RORY SALAZAR | Finance | Contact

An exhausted old workhorse by the name of Roger Wilson (67) has spent the morning deciding to work until he dies.

Not because he doesn’t want to retire – he desperately wants to – but because he can’t afford it. 

After reviewing his super balance in conjunction with the declining state of equities markets both globally and locally and the associated diminishing returns they pay out, the old codger realised he’ll need to protect his retirement nest egg by working for a good while longer yet. 

“I don’t really understand all this equity and super mumbo-jumbo, but apparently the market is depressed and there’s gunna be a prolonged economic downturn, so now is not the time to retire,” Wilson said.

Unfortunately for Wilson, at the age of 67 now is technically the exact time he should retire.

“I’ve got a good mate who’s cluey with all this investing stuff, and he reckons that withdrawing from declining investments is a terrible idea for seniors who have always planned to live off their retirement funds,” he lamented.

Wilson’s mate is correct. With some seniors living to be over 100, this puts them in the unenviable position of needing about a ba’gillion dollars in super and other income-producing investments to fund a 30 year retirement. It is a frightening game of prolonged financial attrition that can only be won if the market is up.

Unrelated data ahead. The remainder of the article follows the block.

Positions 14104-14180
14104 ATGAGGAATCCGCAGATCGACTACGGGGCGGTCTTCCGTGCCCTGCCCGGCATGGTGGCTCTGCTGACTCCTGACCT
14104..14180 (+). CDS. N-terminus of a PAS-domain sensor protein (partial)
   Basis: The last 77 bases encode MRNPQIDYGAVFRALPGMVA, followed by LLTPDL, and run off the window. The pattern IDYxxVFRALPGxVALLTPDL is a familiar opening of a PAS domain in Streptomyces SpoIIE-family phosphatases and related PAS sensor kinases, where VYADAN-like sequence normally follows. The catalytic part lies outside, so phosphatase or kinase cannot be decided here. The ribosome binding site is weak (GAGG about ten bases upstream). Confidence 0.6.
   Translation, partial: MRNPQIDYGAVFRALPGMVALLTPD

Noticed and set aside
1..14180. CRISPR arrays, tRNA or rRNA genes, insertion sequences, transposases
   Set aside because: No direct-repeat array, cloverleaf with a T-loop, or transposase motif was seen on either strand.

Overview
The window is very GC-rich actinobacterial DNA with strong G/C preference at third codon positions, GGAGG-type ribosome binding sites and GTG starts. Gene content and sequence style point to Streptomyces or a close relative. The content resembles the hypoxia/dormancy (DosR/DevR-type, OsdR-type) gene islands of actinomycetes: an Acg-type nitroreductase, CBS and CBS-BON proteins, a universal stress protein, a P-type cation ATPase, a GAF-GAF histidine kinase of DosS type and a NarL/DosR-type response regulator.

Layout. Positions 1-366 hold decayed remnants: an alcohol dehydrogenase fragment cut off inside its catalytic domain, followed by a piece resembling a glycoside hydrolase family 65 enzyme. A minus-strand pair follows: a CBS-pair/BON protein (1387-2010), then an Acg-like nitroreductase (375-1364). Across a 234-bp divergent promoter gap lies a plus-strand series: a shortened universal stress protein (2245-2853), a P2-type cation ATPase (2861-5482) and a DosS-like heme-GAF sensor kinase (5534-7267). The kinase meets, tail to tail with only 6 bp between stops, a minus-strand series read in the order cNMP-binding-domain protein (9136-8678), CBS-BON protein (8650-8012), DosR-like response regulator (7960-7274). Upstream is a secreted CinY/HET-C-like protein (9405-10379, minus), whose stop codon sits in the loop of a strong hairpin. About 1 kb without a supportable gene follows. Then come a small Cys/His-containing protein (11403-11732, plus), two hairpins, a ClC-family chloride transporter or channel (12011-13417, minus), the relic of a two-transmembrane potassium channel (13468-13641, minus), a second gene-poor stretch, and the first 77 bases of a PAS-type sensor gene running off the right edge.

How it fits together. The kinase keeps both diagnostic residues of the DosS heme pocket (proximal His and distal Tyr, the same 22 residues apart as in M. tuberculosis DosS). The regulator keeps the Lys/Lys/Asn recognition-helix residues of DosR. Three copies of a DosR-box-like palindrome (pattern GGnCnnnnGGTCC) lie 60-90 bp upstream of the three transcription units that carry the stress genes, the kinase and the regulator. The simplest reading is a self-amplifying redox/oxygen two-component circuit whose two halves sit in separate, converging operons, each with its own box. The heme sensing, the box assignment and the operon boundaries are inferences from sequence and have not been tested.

So Wilson can choose to throw caution to the wind and live out his dream of retiring at retirement age, but he must be prepared to eat rice and beans for the next 30 years as a low-income, stay-at-home povvo.

Or Wilson can choose the safe option and keep working until the bitter end. At least with a working income, old mate can keep a roof over his head and pay the eternally increasing costs of bills, fuel and every fucking thing else in this hyper state of whacked-out capitalism.

But it’s not all doom and gloom. Coming from a generation where men hide away from feelings of vulnerability, Wilson has managed to convince himself that this is a ‘good thing’. 

“If I keep working and salary sacrificing while the market is depressed, I’ll be picking up stocks at lower prices, which will be far more valuable down the track when I’m about to die.”


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